Yet another heuristic
In the seminal papers related to CAD feature recognition, people proposed simple rules aimed at making the process efficient. One of such was excluding all the faces having convex-only adjacency with its neighbors. We read that "a face that is adjacent to all its neighboring faces with a convex angle does not form part of a feature" in [Joshi, S., & Chang, T. C. (1988). Graph-based heuristics for recognition of machined features from a 3D solid model. Computer-Aided Design, 20(2), 58-66] (read full text). That might be a reasonable observation, of course, and it's trivial to implement. I wouldn't say "we can do better," but there's definitely one extension that is worth trying at least.
A sample part with its convex hull. The faces coincident with the convex hull surface are colored.
The very idea of feature recognition is to extract as much knowledge from a geometric artifact as possible. In Analysis Situs, we do that on attributed graphs, where each attribute represents a bit of knowledge about a single face or an edge. Having a single attributed adjacency graph (AAG) shared among a handful of algorithms, we can oxygenate it with attributes of different nature. Some of them might simply encode the geometry of a specific face (whether it is planar or cylindrical), while others might pop up from a somewhat advanced analysis, e.g., fillet/chamfer recognition.
As a result, we end up having the AAG decorated with all sorts of attributes just like a Christmas tree with toys and balls. Based on that knowledge and perhaps some other rationale, we can compose the ultimate features and extract their properties, e.g., the radius of a fillet chain or the type of a drilled hole. That's a classical old-schoolish approach to the feature recognition problem. It's not as fancy as machine learning (btw, has anyone seen any workable solution based on ML?) but it has a bunch of killing properties: it's fast, reliable, and easy to debug.
A sample part with its convex hull (orange).
Long story short, today I'd like to talk about yet another AAG attribute that can be seen as a more restricted version of what Joshi & Chang proposed (see the link to their paper above). Let's name it the "convex hull property" and assign it to all the CAD faces lying on the workpiece's convex hull. One might argue that such a property does not bring a lot compared to the original angle-based clue. The new property labels all the exterior faces of a model globally and excludes all local protrusions, such as pocket islands. Such a heuristic detects all the CAD faces that are as close to the initial stock volume as possible.
To build a convex hull for a CAD part, one can employ the algorithm developed by Antti Kuukka, which is public domain. The mesh nodes can be used as the input for the algorithm. Other than that, there is not much to say about convex hulls.
Sampling CAD face
Sampling CAD face is easy. You just switch to the UV space and overlay a uniform grid over the parametric portrait of your face.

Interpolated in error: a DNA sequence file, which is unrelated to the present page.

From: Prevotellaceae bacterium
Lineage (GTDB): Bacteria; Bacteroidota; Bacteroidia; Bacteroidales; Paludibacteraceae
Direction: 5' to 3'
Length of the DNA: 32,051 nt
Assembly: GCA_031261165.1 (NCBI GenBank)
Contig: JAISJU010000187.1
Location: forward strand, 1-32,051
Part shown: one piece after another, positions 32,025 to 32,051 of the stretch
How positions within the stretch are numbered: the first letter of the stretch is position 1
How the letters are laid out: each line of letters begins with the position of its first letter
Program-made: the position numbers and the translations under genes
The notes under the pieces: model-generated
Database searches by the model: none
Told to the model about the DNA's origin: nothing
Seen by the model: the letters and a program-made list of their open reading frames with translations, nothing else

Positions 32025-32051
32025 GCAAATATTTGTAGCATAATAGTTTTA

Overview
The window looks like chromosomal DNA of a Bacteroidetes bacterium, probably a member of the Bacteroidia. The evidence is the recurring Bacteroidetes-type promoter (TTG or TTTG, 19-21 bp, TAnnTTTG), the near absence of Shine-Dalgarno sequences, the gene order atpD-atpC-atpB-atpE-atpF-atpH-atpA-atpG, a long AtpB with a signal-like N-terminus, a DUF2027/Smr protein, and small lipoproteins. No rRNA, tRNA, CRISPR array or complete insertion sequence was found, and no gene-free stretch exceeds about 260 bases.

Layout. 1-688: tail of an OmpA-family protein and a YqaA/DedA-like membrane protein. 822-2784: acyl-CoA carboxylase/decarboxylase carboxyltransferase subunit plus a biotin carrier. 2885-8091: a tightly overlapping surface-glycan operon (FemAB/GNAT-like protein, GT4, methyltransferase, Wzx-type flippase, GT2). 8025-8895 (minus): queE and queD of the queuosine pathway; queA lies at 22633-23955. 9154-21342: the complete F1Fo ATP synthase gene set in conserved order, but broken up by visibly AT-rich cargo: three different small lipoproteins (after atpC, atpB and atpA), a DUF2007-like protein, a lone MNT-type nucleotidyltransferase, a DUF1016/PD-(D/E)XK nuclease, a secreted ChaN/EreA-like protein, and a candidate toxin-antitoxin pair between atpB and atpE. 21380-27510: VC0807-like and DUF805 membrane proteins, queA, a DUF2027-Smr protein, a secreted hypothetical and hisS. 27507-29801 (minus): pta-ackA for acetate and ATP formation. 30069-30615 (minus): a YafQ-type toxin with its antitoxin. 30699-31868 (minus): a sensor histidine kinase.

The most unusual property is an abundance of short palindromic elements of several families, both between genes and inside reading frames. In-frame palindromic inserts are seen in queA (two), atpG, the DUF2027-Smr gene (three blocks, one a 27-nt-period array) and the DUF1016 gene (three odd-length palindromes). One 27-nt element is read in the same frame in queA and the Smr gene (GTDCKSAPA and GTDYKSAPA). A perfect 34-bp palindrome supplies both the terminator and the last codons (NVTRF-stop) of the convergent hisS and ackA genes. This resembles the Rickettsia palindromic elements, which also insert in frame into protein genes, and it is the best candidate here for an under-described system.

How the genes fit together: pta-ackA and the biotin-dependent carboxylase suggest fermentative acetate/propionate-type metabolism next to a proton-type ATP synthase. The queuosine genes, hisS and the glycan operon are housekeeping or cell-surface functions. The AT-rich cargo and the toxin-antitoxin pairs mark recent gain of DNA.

The UV domain of a face to sample.
Each cell can be colorized in its corners by the scalar values indicating whether the corresponding point belongs to the interior or not.
The overlayed grid.
Such sampling gives us nothing but a black & white raster image. Together with another guy from Switzerland, we are thinking to use that simple technique for automatic object classification based on neural networks. But I digress. Let's leave image recognition aside and just use that simple rasterization for point sampling. Also, let's forget about any parametric distortions for the moment as it's not going to be that important. What we need to know is whether a sampled point belongs to the convex hull of a shape or not. And for that, we first map the sampled UV coordinates back to 3D.
The sampled points mapped to 3D.
To classify if a point is inside, outside, or belongs to the boundary of a parametric portrait, one can use IntTools_FClass2d class of OpenCascade. In this screencast, though, we discover that the OpenCascade's classifier is an overkill that's going to slow down the ultimate algorithm quite a bit. The choice of a fast and reliable PMC method is a subject in itself, and we continue that investigation on the forum, so you may want to jump in and check the current status of this topic.
For projecting a point onto a triangulation, Analysis Situs comes up with asiAlgo_ProjectPointOnMesh utility. The computation is fast thanks to using a suitable spatial data structure, which is BVH in that case.
The convex hull of a part with its BVH (yellow) for fast projection.
Once projected, each point is checked for the distance to the projection image. If that distance is within a certain tolerance, the point is said to lie on the convex hull surface. If all sampled points of a specific face are tightly bound to the hull, the entire face is attributed as a convex-hull face.
Applications and discussion
The convex-hull property is yet another geometric clue one could use for automatic feature recognition. It can be seen as a restricted version of the convex-neighbor property proposed in the early days of the CAD feature recognition field. Although we used efficient computations at each stage of the algorithm, the overall execution time is unsurprisingly worse than a simple analysis of dihedral angles. Nevertheless, we now have this heuristic in our toolbox and the plan is to plug it in for the recognition of slots and grooves. Stay tuned.